How to use Visual Merchandising to Maximise Sales
How to use visual merchandising to maximise sales will be influenced by your business philosophy and strategy. While visual merchandising (VM) can be engaging, it can add costs that may not result in a measurable gain in sales. It can also take up valuable space that could be used for income generating product. As a result, utilising VM that can be sold, is a sound way to enhance sales per square metre without detracting from your displays.
Most VM can be reordered or purchased again. If you are able to purchase at wholesale prices, it can be an invaluable method of testing whether your market wants that product. When someone enters your store wanting to know how much a piece you are using for VM is, have a retail price on it. If they really want it and are prepared to buy it there and then, take the money and reorder it. Or reorder for them (once paid), leaving your VM in place.
Examples of How to Use Visual Merchandising to Maximise Sales
1. Selling vases? You can use artificial flowers to enhance the look & provide some parity for the customer.
2. Selling a winter coat? Use a scarf to complement.
3. Selling business shirts? Add a tie to the display.
4. Selling a coffee table? Sell the table runner, coasters or bowl that complement the look.
5. For Fondue sets & fountains, why not sell the chocolate (www.chocolatefountain.com.au/chocolate-for-chocolate-fountains).
6. With Fruit bowls use artificial fruit ( they always look fresh & they are often used in open houses to enhance the appearance).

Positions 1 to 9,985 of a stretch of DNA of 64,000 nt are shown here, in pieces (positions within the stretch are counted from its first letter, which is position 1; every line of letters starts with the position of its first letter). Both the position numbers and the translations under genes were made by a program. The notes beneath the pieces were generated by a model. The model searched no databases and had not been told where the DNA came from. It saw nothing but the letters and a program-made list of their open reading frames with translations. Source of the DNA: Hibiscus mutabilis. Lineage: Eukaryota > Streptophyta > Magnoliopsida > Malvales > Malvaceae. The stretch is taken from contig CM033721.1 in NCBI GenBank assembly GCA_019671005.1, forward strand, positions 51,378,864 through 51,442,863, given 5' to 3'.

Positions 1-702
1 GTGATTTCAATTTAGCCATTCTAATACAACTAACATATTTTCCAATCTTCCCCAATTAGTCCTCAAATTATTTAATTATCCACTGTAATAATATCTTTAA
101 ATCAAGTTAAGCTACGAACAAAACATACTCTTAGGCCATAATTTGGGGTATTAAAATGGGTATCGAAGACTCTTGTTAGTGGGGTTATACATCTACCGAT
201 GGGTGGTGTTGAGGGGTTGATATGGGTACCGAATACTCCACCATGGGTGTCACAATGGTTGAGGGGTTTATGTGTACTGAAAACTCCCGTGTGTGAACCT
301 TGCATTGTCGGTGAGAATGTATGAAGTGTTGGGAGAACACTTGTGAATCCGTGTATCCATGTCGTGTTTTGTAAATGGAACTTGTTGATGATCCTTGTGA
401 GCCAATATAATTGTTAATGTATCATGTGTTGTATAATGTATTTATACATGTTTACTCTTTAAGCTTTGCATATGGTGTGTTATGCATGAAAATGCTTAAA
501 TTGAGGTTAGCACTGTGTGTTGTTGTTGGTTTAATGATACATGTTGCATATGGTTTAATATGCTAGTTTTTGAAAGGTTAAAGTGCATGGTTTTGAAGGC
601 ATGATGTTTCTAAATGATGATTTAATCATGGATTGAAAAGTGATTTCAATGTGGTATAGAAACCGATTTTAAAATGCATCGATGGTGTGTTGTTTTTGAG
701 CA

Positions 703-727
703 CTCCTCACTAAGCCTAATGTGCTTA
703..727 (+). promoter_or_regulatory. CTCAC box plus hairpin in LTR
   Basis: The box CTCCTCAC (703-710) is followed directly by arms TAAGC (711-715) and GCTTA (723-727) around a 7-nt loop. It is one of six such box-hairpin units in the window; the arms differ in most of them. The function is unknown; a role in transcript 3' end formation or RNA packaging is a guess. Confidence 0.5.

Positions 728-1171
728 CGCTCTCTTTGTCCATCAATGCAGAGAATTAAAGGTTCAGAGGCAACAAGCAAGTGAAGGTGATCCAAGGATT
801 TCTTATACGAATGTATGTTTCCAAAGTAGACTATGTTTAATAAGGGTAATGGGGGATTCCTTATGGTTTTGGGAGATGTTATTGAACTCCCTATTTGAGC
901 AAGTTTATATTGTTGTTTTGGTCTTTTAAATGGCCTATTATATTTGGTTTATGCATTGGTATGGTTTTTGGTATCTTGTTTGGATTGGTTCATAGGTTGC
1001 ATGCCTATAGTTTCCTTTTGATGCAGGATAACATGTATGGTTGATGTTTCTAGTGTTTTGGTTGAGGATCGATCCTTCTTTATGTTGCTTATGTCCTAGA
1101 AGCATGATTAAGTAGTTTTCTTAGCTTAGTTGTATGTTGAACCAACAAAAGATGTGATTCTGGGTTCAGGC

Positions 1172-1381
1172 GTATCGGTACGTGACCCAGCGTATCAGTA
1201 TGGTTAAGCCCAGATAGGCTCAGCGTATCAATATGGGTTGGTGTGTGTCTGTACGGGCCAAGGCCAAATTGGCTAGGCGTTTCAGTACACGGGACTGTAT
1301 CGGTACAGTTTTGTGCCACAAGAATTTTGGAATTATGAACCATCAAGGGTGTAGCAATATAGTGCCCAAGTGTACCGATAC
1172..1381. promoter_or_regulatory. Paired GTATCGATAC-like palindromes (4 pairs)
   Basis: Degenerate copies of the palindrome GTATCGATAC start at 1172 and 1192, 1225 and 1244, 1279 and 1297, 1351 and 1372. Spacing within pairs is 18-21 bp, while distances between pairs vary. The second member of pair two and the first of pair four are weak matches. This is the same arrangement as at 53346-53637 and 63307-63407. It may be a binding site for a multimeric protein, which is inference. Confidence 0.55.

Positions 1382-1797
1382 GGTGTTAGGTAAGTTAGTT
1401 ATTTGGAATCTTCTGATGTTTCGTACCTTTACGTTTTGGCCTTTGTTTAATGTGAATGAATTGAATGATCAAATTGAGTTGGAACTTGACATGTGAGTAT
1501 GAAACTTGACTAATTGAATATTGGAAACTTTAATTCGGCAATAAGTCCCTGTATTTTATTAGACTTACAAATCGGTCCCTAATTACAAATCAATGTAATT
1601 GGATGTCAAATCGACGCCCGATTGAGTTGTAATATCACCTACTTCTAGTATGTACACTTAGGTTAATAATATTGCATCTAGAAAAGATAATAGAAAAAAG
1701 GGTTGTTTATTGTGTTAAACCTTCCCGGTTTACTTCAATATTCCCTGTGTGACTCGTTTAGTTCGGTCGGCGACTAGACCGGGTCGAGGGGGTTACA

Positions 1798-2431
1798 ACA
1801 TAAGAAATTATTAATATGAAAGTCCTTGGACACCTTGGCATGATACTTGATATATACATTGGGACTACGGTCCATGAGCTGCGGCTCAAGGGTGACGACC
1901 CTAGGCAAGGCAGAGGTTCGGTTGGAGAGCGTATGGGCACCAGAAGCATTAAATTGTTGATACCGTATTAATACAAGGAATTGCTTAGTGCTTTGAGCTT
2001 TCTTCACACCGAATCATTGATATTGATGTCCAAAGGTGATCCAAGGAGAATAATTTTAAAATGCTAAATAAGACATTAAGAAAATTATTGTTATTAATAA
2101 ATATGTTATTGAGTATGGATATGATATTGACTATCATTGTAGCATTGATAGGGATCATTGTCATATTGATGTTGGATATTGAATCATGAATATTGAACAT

7. Cookware? Use stainless steel cleaner & Euroscrubby (for non-stick cookware www.euroscrubby.com/) & trivets.
8. Knives? Merchandise with an appropriate chopping board to minimise impact on the knife.
9. Chopping Boards? Merchandise with Natural Mineral Oil that stops the board from drying out (www.totallybamboo.com/products/revitalizing-oil).
10. Servingware? Use artificial food to enhance the look of some pieces.
Each of these examples allow VM to enhance the aesthetic and engage the audience. Therefore it creates potential to increase sales. Each piece has a Lead Role and a Co-Star. Both can receive accolades without detracting from the other.
Christmas Visual Merchandising
I once purchased a Christmas Tree with a train & track that circled the base to use as visual merchandising. Originally I purchased just one for $250 and put a $539.99 on it as a retail price.
It was a great feature piece that could also play Christmas carols while the train circled the tree. Within 2 days I had a customer interested and sold it. I reordered it and sold it again before Christmas.
In this case, I didn’t mind whether it sold or not, because I could order it again for next Christmas. But it generated good dollars at good margin that I may not have derived from other product.
This lesson also allowed me to increase my order for the following Christmas, confident that there was a market for the product.
On another occasion, I placed a significant order for artificial flowers to decorate my store. One of my employees, used a large vase and produced a magnificent floral display. Whilst the intent was to sell the flowers in smaller bunches, there was 60 pieces in the vase. One customer was enamored with the display and took the lot.
At this time, I hadn’t been selling artificial flowers, however this indicated there was a market in my customer base for it. They didn’t take up much room and could be used effectively as both merchandise and visual merchandising.
Visual Merchandising Placement
The critical placement of such complementary visual merchandising enhances sales potential. When the VM tools are saleable they contribute to the greater good of the store. In these cases, the best VM is the VM you can sell.
Whilst rent will likely double in the space of ten years, sales & profit are unlikely to experience such growth. Creativity & adaptation become extremely important. As a result, using visual merchandising to engage your customers is imperative.by